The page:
Identifying Harmful Marine Dinoflagellates

Cochlodinium polykrikoides
Margelef, 1961
Plate 9, Figs. 1-7

Species Overview: Cochlodinium polykrikoides is an unarmoured, marine, planktonic dinoflagellate species with a distinctive spiral-shaped cingulum. It is a common red tide former associated with fish kills in Japan and Korea.

Taxonomic Description: Cochlodinium polykrikoides is an athecate species; i.e. without thecal plates. Cells are small, oval and slightly flattened dorso-ventrally (Figs. 1, 2). Chains, rarely more than eight cells, are common (Figs. 1-4). An apical groove is present on the apex originating from the anterior end of the cingular and sulcal juncture and extending to the dorsal side of the epitheca. Cells range in size from 30-40 um in length to 20-30 um in width (Silva 1967; Yuki & Yoshimatsu 1989; Fukuyo et al. 1990; Taylor et al. 1995; Steidinger & Tangen 1996).
The epitheca is conical and rounded at the apex (Figs. 1, 2, 4). The hypotheca is bilobed (Fig. 1). The cingulum is deep and excavated (Figs. 1, 2, 4). It is displaced about 0.6 times the cell length, and descends in a distinct left-handed spiral of 1.8-1.9 turns around the cell. The narrow and shallow sulcus nearly runs parallel to the cingulum making 0.8-0.9 turns around the cell between the proximal and distal ends of the cingulum. The sulcus deepens and widens towards the antapex and divides the hypotheca into two asymmetrical lobes (Fig. 1). The right lobe is narrower and slightly longer than the left lobe (Silva 1967; Yuki & Yoshimatsu 1989; Fukuyo et al. 1990; Taylor et al. 1995; Steidinger & Tangen 1996). Trichocysts have been observed in this species, but the number per cell varies, and not all cells bear them. The presence and number of trichocysts increases with cell and culture age (Silva 1967).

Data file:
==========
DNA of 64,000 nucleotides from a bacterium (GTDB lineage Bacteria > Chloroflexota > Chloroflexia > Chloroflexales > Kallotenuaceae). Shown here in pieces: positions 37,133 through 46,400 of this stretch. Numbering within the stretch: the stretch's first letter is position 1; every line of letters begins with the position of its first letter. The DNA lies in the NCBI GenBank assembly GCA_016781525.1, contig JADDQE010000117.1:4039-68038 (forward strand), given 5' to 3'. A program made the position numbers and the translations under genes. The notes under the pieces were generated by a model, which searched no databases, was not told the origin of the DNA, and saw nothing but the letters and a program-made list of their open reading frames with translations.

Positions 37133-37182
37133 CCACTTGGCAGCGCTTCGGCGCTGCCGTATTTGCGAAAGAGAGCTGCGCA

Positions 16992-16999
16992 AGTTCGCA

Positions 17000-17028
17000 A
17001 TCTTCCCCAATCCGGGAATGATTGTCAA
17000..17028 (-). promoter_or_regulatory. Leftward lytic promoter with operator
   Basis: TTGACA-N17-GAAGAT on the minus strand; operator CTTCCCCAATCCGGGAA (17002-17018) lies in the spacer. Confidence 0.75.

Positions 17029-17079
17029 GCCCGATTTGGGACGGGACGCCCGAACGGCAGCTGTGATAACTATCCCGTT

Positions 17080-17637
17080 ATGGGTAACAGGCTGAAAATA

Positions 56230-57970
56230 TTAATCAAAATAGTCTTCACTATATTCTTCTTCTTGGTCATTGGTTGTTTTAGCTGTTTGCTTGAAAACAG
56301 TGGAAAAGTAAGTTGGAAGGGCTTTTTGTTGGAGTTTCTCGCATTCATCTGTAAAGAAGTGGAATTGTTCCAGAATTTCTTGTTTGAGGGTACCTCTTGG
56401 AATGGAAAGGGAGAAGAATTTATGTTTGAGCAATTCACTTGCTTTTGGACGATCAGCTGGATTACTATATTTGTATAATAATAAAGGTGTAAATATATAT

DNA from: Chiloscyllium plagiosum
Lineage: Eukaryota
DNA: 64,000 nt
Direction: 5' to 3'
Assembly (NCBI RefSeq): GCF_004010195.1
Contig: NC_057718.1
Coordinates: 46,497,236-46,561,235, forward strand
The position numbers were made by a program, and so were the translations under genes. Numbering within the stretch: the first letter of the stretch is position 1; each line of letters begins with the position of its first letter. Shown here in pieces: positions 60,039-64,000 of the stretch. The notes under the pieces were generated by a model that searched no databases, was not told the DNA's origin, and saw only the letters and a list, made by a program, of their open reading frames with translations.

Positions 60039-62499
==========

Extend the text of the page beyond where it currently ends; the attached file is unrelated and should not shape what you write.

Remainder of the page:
Nomenclatural Types:
Holotype: Cochlodinium polykrikoides Margelef, 1961: 76, fig. 27
Type Locality: Caribbean Sea: Puerto Rico
Synonyms: Cochlodinium heterolobatum Silva, 1967

Morphology and Structure: C. polykrikoides is a photosynthetic species with numerous yellowish-green to brown chloroplasts, rod-shaped or ellipsoid in shape (Fig. 1). The nucleus is situated anteriorly in the epitheca (Figs. 2, 4). A red stigma is present dorsally in the epitheca (Silva 1967; Yuki & Yoshimatsu 1989; Fukuyo et al. 1990; Taylor et al. 1995).

Reproduction: C. polykrikoides reproduces asexually by binary fission; plane of fission is oblique (Silva 1967).

Ecology: C. polykrikoides is a planktonic species. It is a common ichthyotoxic 'red water' bloom species in the northwestern Pacific. This species commonly forms cysts (Figs. 5-7) (Fukuyo et al. 1990; Taylor et al. 1995; Steidinger & Tangen 1996).

Toxicity: Cochlodinium polykrikoides is a known red tide species associated with extensive fish kills and great economic loss in Japanese and Korean waters (Yuki & Yoshimatsu 1989; Fukuyo et al. 1990; Kim 1998). However, the actual toxin principles have yet to be ellucidated (Taylor et al. 1995). Ho and Zubkoff (1979) suggested that physical contact, not a released toxin, was the cause of oyster larvae (Crassostrea virginica) deformation and mortality during a C. polykrikoides red tide in the York River (Virginia, USA).

Species Comparison: C. polykrikoides closely esembles two other Cochlodinium species: C. helix and C. helicoides. The degree of rotation of the cingulum and sulcus distinguish the former species from the latter two: a. the cingulum in C. polykrikoides makes 1.8-1.9 turns around the cell, while in C. helix it is two turns and in C. helicoides it is 1.5 turns; and b. the sulcus turns 0.8 times between the proximal and distal ends of the cingulum in C. polykrikoides, whereas it is 1 time in C. helix and 0.6 times in C. helicoides (Silva 1967).

Habitat and Locality: C. polykrikoides is a cosmo-politan species found in warm temperate and tropical waters (Steidinger & Tangen 1996). This species was first reported from the Caribbean Sea along the southern coast of Puerto Rico (Margelef 1961). It has since been reported in northern Atlantic waters along the American east coast: Barnegat Bay, New Jersey (Silva 1967), and the York River, Virginia (Ho & Zubkoff 1979; Zubkoff et al. 1979). It is widely distributed in northwestern Pacific waters along the coasts of Japan and Korea (Fukuyo et al. 1990; Kim 1998).

Figure 1: Morphology of a Dinoflagellate